News World Co-pilot at controls in AirAsia QZ8501 crash
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Co-pilot at controls in AirAsia QZ8501 crash

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The co-pilot of an AirAsia flight that crashed into the Java Sea last month was at the controls when it went down, killing all 162 people on board, investigators say.

The announcement came as fishermen found two more bodies from the crash in waters off Sulawesi island in central Indonesia, around 1000 kilometres from where the plane crashed, a search and rescue official said.

AirAsia Flight QZ8501 went down in stormy weather on December 28 during what was supposed to be a short trip from the Indonesian city of Surabaya to Singapore.

Only 72 bodies have so far been recovered.

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Indonesian investigators have been analysing data from the plane’s black boxes – the flight data recorder and the cockpit voice recorder – and this week submitted a preliminary report to the UN’s International Civil Aviation Organisation.

On Thursday, the country’s National Transportation Safety Committee revealed French co-pilot, Remi Plesel, was flying the plane when the aircraft went down, rather than Captain Iriyanto, an experienced former fighter pilot.

“The second-in-command was the pilot flying,” chief investigator Mardjono Siswosuwarno told reporters in Jakarta, adding the captain was monitoring the flight.

Another investigator, Ertata Lananggalih, said the plane climbed sharply before crashing, echoing comments previously made by Transport Minister Ignasius Jonan.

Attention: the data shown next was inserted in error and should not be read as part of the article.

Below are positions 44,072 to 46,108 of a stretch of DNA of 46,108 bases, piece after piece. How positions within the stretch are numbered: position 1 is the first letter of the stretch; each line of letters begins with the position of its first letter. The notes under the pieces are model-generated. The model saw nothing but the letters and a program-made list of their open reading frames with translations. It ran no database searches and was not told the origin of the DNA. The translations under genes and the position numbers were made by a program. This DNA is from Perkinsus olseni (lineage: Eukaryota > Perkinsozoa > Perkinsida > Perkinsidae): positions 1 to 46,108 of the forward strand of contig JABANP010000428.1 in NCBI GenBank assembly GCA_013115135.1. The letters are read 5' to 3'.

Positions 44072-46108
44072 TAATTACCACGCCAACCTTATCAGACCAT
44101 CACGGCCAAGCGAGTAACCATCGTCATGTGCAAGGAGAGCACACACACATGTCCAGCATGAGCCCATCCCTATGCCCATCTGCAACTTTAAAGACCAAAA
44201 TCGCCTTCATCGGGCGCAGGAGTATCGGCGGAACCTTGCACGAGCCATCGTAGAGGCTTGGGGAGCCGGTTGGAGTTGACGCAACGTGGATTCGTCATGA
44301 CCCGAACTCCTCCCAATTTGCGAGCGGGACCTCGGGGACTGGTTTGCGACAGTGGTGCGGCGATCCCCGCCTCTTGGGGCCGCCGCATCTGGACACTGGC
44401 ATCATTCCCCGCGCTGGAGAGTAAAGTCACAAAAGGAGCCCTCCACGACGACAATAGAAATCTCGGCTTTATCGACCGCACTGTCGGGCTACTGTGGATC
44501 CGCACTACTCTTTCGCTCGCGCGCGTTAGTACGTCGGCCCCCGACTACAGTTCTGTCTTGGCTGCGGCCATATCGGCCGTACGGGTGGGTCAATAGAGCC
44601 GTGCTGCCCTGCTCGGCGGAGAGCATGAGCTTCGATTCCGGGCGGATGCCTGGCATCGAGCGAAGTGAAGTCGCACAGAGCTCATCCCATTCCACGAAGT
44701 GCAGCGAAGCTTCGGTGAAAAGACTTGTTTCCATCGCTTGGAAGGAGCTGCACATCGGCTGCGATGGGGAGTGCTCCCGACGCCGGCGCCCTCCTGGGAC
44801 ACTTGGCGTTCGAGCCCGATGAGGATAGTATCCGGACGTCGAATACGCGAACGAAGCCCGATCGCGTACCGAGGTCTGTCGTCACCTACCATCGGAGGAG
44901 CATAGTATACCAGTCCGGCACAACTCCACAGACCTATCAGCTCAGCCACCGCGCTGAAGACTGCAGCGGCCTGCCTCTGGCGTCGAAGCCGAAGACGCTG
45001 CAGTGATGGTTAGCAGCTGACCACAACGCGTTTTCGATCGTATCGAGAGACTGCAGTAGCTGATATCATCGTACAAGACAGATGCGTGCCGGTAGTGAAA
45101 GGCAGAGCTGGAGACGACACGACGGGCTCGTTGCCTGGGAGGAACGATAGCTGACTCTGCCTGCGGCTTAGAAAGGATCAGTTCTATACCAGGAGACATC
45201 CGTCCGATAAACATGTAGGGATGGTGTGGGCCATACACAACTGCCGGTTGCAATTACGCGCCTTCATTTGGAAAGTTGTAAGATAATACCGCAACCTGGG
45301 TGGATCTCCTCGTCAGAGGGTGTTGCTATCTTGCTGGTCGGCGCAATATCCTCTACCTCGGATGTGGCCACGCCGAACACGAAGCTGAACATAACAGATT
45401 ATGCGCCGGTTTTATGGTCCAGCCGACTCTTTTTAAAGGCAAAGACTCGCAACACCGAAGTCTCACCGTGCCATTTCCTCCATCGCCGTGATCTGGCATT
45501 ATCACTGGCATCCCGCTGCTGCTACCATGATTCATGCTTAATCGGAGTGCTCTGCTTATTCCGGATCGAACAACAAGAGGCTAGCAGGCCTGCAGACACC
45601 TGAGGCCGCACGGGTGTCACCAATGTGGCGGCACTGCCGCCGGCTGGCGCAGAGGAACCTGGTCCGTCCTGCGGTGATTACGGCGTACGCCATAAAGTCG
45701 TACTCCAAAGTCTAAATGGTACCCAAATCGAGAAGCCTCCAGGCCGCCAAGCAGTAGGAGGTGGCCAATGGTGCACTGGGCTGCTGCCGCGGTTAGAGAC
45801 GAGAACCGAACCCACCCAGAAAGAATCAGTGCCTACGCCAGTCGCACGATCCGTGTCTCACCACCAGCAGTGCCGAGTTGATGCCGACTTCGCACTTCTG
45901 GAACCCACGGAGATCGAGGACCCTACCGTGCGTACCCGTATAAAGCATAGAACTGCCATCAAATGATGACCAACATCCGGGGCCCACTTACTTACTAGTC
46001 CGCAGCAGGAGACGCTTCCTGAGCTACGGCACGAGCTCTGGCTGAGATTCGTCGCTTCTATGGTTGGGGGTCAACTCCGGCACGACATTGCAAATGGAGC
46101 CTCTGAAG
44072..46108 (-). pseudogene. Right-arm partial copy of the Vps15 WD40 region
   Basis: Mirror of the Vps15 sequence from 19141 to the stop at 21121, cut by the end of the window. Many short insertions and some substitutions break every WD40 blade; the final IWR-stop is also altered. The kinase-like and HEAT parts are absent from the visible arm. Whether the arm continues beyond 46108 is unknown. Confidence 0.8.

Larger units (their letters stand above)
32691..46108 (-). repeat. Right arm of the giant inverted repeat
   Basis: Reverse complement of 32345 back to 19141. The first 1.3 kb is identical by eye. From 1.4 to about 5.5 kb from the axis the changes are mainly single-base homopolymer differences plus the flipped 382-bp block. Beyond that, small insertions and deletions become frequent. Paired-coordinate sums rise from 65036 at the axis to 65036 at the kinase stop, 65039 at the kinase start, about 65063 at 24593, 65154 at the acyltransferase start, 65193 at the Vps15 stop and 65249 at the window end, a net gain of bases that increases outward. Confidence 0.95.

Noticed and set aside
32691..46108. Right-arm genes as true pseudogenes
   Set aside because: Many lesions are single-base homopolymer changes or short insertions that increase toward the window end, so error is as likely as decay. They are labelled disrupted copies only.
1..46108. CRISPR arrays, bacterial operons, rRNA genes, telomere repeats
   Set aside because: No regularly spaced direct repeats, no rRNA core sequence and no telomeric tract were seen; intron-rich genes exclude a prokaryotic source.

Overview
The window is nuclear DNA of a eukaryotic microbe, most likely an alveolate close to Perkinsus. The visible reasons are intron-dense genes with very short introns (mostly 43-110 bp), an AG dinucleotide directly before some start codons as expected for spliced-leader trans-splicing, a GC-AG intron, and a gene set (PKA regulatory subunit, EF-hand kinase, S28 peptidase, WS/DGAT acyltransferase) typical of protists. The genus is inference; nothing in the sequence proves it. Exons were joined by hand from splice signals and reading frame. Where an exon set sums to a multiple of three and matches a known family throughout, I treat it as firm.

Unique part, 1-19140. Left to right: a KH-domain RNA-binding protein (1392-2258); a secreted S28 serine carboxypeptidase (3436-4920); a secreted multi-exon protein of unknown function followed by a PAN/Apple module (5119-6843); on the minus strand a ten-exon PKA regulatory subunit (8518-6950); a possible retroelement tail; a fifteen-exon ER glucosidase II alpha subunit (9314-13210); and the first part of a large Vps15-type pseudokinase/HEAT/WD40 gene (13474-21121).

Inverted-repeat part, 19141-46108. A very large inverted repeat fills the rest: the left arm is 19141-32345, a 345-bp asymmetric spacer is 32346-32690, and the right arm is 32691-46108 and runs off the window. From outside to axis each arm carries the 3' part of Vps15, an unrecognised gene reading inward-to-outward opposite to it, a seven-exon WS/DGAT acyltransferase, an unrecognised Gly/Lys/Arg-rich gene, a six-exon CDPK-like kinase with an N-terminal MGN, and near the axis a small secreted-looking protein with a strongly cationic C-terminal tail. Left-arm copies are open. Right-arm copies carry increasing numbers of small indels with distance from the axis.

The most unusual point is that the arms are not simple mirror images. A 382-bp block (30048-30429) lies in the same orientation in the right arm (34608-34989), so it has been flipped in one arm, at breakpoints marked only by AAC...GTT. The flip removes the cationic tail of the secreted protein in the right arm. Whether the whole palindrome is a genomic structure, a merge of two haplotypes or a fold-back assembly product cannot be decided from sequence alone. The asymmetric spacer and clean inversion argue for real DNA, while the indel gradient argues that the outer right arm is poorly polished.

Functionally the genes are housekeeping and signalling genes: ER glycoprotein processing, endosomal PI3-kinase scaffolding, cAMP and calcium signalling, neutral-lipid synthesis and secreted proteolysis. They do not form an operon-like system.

In 30 seconds, it rose from 32,000 feet to 37,400 feet, then dipped to 32,000 feet, before descending for around three minutes when the black boxes stopped, he said.

Investigators also said there were towering cumulonimbus clouds in the area reaching heights of up to 44,000 feet at the time of the crash, although they declined to say whether the plane had flown into them.

Cumulonimbus clouds can cause severe turbulence for aircraft.

Siswosuwarno said the plane was in good condition.

The preliminary report was not released but investigators say they hope to complete a final report in seven to eight months, which will be made public.

The military, which has provided most personnel and equipment for the hunt, withdrew from the search this week, saying that it could find no more bodies in the jet’s main section.

The navy had also repeatedly failed to lift the badly damaged fuselage.

Indonesia’s civilian search and rescue agency is continuing the search for victims, but on a smaller scale.

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